I made a big change in November, one that I thought I wanted, but a month or two down the road I was already lamenting my decision. I spent eight months feeling miserable all because of something I thought I had wanted. Maybe I wasn't prepared for it. I'm not entirely sure what led to my regret, though.

Your advice for interviewing is very good advice. I can use that if there happens to be an interview I need to go to. (I hope that doesn't happen, though!) I've also heard it been said that I can imagine a duck sitting on their head, and that will make me feel a lot better. But then I run the risk of laughing. :)

Something about interviews causes me to lose my train of thought. I get in the room and I turn into silly putty. My sentences probably do not make sense and my body is extremely tense, so tense it's visibly noticeable. I thought some years ago that it would go away as I got older, but alas, it hasn't. :(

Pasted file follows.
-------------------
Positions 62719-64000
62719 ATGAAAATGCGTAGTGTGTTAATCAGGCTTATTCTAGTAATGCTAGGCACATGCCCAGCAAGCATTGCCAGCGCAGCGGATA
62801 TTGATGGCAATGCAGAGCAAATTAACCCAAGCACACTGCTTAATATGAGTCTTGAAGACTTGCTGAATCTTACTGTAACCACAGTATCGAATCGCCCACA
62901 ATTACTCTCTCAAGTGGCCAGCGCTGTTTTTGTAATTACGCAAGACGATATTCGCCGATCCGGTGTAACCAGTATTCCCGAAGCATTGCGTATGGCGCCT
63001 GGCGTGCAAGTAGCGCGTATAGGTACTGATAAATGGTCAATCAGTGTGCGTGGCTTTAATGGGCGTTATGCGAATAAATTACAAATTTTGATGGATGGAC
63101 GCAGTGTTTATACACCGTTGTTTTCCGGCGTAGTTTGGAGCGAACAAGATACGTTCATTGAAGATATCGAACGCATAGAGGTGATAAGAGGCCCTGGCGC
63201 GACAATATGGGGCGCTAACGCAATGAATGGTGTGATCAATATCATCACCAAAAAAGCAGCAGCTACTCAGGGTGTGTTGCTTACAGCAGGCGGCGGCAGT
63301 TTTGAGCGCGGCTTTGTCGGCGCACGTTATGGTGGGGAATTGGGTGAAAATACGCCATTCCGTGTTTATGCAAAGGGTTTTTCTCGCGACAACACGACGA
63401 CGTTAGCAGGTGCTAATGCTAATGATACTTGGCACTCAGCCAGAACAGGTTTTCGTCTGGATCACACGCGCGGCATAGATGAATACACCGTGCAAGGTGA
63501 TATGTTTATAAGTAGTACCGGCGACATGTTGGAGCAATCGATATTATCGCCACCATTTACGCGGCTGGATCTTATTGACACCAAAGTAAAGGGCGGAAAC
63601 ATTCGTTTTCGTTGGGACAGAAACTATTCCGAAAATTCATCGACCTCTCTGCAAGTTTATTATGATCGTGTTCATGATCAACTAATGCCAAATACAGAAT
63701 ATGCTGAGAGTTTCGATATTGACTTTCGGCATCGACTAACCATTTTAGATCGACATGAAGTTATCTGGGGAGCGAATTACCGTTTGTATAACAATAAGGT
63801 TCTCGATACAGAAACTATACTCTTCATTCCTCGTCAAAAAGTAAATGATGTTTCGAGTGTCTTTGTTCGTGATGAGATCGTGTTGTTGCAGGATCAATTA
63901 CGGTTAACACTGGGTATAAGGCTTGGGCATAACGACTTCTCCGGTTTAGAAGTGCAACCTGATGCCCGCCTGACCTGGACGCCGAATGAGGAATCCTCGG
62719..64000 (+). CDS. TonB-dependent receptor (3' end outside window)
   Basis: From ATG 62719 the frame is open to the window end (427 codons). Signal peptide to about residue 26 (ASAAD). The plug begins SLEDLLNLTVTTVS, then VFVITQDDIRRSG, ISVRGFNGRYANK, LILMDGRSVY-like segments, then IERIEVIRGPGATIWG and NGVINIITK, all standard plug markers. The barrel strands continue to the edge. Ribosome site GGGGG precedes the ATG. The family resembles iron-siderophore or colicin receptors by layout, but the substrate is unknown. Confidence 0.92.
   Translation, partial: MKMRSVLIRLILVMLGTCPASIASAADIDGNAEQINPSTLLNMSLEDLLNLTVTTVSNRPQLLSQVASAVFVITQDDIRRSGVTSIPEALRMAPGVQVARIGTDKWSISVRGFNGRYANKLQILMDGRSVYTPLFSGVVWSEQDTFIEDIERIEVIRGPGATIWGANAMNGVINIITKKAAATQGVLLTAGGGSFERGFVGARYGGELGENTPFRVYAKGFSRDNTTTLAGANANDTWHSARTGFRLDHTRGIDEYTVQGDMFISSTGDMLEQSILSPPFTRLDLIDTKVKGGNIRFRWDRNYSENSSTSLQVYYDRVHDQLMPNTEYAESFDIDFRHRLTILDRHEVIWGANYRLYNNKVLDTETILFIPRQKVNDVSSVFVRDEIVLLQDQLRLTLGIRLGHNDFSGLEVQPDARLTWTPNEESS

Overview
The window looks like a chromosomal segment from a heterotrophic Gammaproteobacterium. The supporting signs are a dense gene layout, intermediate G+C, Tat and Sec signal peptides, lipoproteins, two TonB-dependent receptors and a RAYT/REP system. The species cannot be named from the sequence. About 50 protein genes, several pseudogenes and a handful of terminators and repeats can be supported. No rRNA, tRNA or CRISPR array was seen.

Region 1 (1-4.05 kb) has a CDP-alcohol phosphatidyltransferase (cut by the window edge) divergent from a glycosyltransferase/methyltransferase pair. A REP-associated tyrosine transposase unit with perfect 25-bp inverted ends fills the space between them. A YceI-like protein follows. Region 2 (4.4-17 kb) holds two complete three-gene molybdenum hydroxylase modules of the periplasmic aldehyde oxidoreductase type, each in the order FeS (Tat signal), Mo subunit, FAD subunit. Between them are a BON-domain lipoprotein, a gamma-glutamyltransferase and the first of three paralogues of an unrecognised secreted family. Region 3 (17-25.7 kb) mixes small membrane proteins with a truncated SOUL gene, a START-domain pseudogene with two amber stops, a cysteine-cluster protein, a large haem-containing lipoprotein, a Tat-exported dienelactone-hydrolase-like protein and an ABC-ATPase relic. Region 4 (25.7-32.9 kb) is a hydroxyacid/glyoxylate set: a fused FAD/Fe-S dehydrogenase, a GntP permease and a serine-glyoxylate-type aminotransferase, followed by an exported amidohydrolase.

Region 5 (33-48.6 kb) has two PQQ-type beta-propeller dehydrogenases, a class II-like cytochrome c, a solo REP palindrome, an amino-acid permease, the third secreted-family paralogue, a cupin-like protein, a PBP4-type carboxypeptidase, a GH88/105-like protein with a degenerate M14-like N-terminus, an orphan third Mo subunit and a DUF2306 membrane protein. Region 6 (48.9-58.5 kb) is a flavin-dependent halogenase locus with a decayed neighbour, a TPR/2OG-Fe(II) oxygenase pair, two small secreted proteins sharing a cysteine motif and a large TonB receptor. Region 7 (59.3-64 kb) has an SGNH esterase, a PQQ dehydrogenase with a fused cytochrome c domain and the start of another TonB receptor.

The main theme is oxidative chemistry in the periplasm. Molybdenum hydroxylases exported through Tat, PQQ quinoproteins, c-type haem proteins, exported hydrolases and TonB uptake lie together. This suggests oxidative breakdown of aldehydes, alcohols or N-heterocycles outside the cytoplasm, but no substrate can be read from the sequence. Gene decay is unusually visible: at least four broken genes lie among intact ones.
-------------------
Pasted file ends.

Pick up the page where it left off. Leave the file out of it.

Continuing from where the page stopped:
Thank you for your response. Hope you're having a good day (or night, depending on where you are).

Paul said...

Stacey, I'm glad I inspired you to tackle a problem. I wish I had answers but this problem can't be solved with simple answers. I think knowledge, effort on your part and time may help.

I'm going to throw out some ideas. I hope they provide food for thought.

I learned long ago that fear was worse than the actual situation. I worried ahead of time and then had to face whatever I was worried about. After the experience I looked back and discovered the fear was the worst part.